Apr 2, 2020
Over the weekend, I had the opportunity to participate in a Zoom call with leaders of the The Metropolitan Organization (TMO). TMO is the Houston affiliate of the Industrial Areas Foundation (IAF). The First Unitarian Universalist Church of Houston is not a member but a few of the lay leaders from the congregation’s Justice Coordinating Council have been urging us to explore membership, I have met with some of the organizers, and some members of the congregation have attended some of TMO’s events. I was also one of the founding members of Greater Cleveland Congregations, the IAF in Northeast Ohio, when I was serving the Unitarian Universalist Society of Cleveland. The Zoom call was to help TMO spokespeople prepare to talk with the press about the issue of food insecurity during the pandemic and the TMO organizers asked if I would be willing to speak with a reporter--which I was happy to do.
The whole interaction got me all thinking about what we should be organizing for during this time of crisis. The conversation clarified my own thinking and so I thought I would take the opportunity to compose something that might help facilitate further organizing.
We want health, food, and housing security for everyone living in the United States of America for the duration of the pandemic. These demands are public health demands. If people do not have health security they will not seek testing and treatment. This will lead to the further spread of the virus. If people do not have food security they will have to leave their homes to secure food for their families. This will lead to the further spread of the virus. And if people do not have housing security they will not be able to shelter in place. This will lead to the further spread of the virus.
It is only by ensuring that all people living in the United States--regardless of citizenship status--have health, food, and housing security that the crisis can be mitigated. Citizens must have health, food, and housing security. Undocumented migrants must have health, food, and housing security. Even students and tourists who have become stranded in the country because of the pandemic must have health, food, and housing security.
The United States is the world’s largest economy. Historically low interest rates coupled with the federal government’s ability to “borrow” money from the Federal Reserve essentially mean it can print money and spend as much as necessary to address the situation. There’s no reason why the federal government shouldn’t be ensuring that everyone has health, food, and housing security throughout the duration of the crisis.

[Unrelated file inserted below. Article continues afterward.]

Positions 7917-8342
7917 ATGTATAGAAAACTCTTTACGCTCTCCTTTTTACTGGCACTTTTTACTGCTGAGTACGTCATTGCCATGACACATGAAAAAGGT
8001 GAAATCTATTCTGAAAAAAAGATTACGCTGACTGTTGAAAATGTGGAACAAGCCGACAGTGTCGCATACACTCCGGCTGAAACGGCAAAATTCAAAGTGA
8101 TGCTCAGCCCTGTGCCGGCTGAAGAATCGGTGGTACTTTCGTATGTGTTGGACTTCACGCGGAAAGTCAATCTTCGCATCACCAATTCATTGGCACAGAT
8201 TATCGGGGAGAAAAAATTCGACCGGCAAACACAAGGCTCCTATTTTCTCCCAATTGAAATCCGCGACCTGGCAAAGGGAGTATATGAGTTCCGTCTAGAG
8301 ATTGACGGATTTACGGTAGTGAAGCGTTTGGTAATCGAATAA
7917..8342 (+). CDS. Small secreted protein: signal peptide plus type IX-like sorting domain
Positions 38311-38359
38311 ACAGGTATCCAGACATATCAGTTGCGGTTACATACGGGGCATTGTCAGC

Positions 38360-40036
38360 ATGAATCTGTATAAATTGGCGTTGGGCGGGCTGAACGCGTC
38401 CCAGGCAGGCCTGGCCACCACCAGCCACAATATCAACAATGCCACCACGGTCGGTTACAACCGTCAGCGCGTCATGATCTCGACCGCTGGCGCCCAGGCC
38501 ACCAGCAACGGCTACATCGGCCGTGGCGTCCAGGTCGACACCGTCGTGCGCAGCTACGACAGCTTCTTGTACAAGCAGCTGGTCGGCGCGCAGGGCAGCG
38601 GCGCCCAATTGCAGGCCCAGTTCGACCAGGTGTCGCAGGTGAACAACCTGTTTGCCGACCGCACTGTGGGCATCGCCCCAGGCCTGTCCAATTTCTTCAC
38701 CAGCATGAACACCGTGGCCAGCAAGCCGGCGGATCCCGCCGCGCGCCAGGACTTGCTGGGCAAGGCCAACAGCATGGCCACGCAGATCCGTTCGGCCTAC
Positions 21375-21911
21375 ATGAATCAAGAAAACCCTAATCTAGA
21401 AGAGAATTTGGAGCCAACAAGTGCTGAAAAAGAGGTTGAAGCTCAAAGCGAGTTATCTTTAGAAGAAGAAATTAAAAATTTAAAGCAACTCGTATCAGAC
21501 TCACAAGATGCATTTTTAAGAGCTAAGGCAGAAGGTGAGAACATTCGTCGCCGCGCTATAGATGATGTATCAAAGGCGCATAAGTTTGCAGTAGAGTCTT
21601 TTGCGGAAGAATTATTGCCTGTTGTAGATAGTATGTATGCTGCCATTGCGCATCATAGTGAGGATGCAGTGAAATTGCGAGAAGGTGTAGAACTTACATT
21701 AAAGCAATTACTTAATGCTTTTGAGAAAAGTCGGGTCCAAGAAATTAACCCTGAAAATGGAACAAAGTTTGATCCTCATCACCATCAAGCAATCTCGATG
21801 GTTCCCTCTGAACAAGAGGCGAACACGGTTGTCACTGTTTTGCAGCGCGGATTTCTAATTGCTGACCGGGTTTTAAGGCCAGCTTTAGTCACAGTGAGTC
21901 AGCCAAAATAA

The federal government can also mobilize manufacturing to ensure the production of adequate personal protective equipment and medical equipment for the duration of the crisis. It can pump money into research for a vaccine and treatments and the training--on an emergency basis--of medical staff.
Here in the Houston region, there’s a few things we can be demanding right now that would help bring about health, food, and housing security:
1. Food distribution workers are essential workers. The city and county should mobilize its resources to both procure and, if possible, manufacture personal protective equipment to all essential workers. Given the scope of the emergency, legal niceties such patents should be ignored in order ensure the production of personal protective equipment. And, if necessary, the city and county should attempt to exercise eminent domain over local manufacturing facilities to repurpose them for the production of vital equipment (this will probably fail for a lot of reasons but it doesn’t mean they shouldn’t try).
2. The Houston Independent School District should reopen safe food distribution as soon as possible. Other area school districts have figured out how to safely do so and HISD, as a major food distribution point for families in need, should follow their suit. [Note: This is scheduled to happen on Monday.]